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A danish Tale of Experiments, Expectations and Existence
In the springtime of the year 2005 nine friends met in the peaceful lands of Midtjylland, northern latitude 55.
After lenghty and deliberate discussions, the four engineers, one teacher, one chef, one butcher, one pilot and one doctor came to an agreement.
The fellowship of Rinkøbing was born.
„If you draw a line from Rinkøbing to the West, you land in Edinburgh with only water in between. If they can do it – why can’t we?”
With this question Martin Vesterby, a doctor by profession, started the story of what was to become the first Danish whisky Distillery, located in the small municipality Skjern.
With limited funds, virtually zero knowledge, but unlimited enthusiasm the „friends with a mission“ converted the old abbatoir of their butcher into a micro distillery. His smoking oven was from now on used to kiln dry the malted grain, former kitchen utensils were re-purposed to mill and grind and the old cooling room became their malting floor.
The only real investment was made for two (small) copper pot stills from Spain – hard to build them from „what you have at hand“ – which today are placed in the visitors room at the distillery.
We meet Henning Svoldgaard, CPO and Event Manager at Stauning (and a former chef), at the distillery, where he shows us around and answers all our questions. And of course we try the Stauning range – from single malt to “Kaos”. Who better to ask than the guy with a bumper sticker on his Volvo, that says: „I make whisky for a living“?
When it all started he would have never guessed this to be the truth today. The friends knew that there was good Danish grain and water, the salty air, the wind – and even peat. They mainly began this endeavour to see if it was possible at all. If it would work, they planned to produce 200, maybe 300 liter a year… until Jim Murray crossed first their path and then their plans in September 2006.
They had just produced their very first bottle, not even whisky yet, just a one year old spirit, when the opportunity arose to meet with Jim Murray, well-established „high priest of whisky“.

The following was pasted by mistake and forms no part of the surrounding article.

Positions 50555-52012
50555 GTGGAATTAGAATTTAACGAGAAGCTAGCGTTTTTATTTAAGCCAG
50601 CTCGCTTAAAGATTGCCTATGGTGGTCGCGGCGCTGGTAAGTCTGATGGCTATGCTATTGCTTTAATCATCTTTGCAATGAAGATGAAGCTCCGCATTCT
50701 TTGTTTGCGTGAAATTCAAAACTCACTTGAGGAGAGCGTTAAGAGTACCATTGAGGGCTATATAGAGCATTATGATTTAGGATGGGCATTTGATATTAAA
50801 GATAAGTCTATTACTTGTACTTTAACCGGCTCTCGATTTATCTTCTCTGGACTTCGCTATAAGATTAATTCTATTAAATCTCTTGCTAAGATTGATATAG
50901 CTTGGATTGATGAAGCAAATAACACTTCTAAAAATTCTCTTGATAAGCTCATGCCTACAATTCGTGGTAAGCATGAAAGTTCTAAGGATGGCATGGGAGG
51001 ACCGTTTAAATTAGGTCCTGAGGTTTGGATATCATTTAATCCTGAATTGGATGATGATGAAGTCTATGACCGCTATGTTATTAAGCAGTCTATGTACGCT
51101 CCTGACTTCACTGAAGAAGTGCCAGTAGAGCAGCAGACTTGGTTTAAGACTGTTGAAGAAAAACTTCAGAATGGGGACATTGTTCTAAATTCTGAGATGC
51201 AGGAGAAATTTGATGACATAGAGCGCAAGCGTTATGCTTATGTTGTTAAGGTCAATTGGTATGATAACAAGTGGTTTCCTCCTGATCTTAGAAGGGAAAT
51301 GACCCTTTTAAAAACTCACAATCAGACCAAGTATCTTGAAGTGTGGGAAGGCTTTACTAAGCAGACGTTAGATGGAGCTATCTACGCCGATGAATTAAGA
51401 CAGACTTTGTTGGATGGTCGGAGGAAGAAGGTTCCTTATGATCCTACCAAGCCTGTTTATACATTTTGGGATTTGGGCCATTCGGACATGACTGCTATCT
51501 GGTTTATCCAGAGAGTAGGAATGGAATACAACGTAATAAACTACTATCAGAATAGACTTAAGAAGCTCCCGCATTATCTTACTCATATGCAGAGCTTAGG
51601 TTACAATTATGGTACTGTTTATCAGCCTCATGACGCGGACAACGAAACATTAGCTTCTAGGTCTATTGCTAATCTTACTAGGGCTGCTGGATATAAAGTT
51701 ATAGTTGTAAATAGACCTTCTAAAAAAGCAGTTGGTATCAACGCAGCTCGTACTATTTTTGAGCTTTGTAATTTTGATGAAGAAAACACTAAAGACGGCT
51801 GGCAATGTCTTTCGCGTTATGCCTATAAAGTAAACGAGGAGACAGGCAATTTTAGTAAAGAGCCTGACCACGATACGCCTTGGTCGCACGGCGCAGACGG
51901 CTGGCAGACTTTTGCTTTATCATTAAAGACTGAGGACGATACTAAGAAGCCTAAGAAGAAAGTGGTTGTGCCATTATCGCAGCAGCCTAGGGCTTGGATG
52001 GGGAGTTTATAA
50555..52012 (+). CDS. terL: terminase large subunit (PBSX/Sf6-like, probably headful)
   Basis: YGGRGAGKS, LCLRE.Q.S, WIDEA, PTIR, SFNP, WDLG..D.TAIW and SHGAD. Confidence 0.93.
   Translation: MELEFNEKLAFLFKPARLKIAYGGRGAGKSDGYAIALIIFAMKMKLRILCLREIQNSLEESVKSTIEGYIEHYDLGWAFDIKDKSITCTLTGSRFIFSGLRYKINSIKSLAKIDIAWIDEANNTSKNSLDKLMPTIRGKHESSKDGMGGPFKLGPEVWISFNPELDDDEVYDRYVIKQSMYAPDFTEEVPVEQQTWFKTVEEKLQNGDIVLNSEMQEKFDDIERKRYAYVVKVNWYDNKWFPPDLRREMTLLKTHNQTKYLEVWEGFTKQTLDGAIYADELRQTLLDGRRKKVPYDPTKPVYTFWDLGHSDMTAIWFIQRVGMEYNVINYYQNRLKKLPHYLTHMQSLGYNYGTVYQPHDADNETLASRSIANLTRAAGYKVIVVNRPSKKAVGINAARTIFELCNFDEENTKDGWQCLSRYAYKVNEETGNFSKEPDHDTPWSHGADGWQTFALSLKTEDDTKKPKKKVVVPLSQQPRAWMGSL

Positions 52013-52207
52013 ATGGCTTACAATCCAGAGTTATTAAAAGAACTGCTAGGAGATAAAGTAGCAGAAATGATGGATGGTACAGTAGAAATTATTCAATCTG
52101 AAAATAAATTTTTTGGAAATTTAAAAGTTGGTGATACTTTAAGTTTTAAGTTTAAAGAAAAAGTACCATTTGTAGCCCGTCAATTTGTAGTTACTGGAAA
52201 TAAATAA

So when the priest said the following words, it was clear, that a crazy idea would turn into serious business: „This has potential! It reminds me of Ardbeg from the Seventies.“
He also praised the purity and quality of their distillation – and mentioned they might also try a rye whisky in the tradition of American and Canadian whiskies, because of the famous Danish rye bread.
It was that day, that the friends rewrote their expectations and decided to go all in. It took another year to secure finances first and then find and buy the old farm, where Stauning is located since. Another 1,5 years would pass to rebuild the premises to be fit for distilling. But from the first sketch drawn on a napkin, slowly a vision came to life. May 1st 2009 officially marks the first day of the professional tale of Stauning whisky. The same day their butcher, Mogens, also became the first official employee of the company and the new plan was made: To produce 6000l a year.
Henning shows us the original warehouse, a wooden shed, holding not more than 200 barrels in three levels, the topmost almost touching the roof beams.
On the back wall sits a photograph, showing prince Henrik of Denmark, who visited Stauning in 2014. The image almost looks like an old painting and intensifies the humble feeling of this place – the smell of wood mixed with the aromas of the whisky – while at the same time subtly underlining the approach to produce the best whisky in the world, here in Denmark.
A lot has happened since 2009 and one can truly feel how tradition is combined with a bold vision for the future. Right next to the old brick stone farm buildings, that hold visitor rooms and also the small shop, not only the all new and way larger distillery is being built, but also at least three new large warehouses. Elegantly clad in burned wood, black wood and black steel, with a large glass front for the distillery, that presents a glorious view on everything going on inside to people passing by.
„If you go to the small harbours all around Rinkøbing Fjord, all the sheds, where the old fishermen had their nets and so on, had the shape of this. And one of the things we were very aware of, is that we were not going to build a Scottish distillery in Denmark! We were going to build a Danish distillery in Denmark!“
We are walking through their malting floors now and Henning shows us their very own invention, which is basically an “automatic grain turner”. When Mogens, the former-butcher-now-first-employee, refused to turn the grain the Scottish way (by hand, with a shovel), it came in handy to have a couple engineers, who could put that old tradition to sleep.
This invention led to an invitation to speak about malting at a whisky convent in Kentucky. Still feeling very rookie as whisky producers, they almost declined, when they realised that literally no-one had thought of this in all those years of whisky production. Kentucky it was. And thinking outside the box remained a principle of the Stauning approach. To dry the grain, they turn the hot water from the distillery into hot air and re-use it. And even the leftovers from the mashing are sold to a local farmer, who is feeding his pigs with it. Everything is a closed circle and except for a little (clean) cooling water, Stauning doesn’t produce any waste.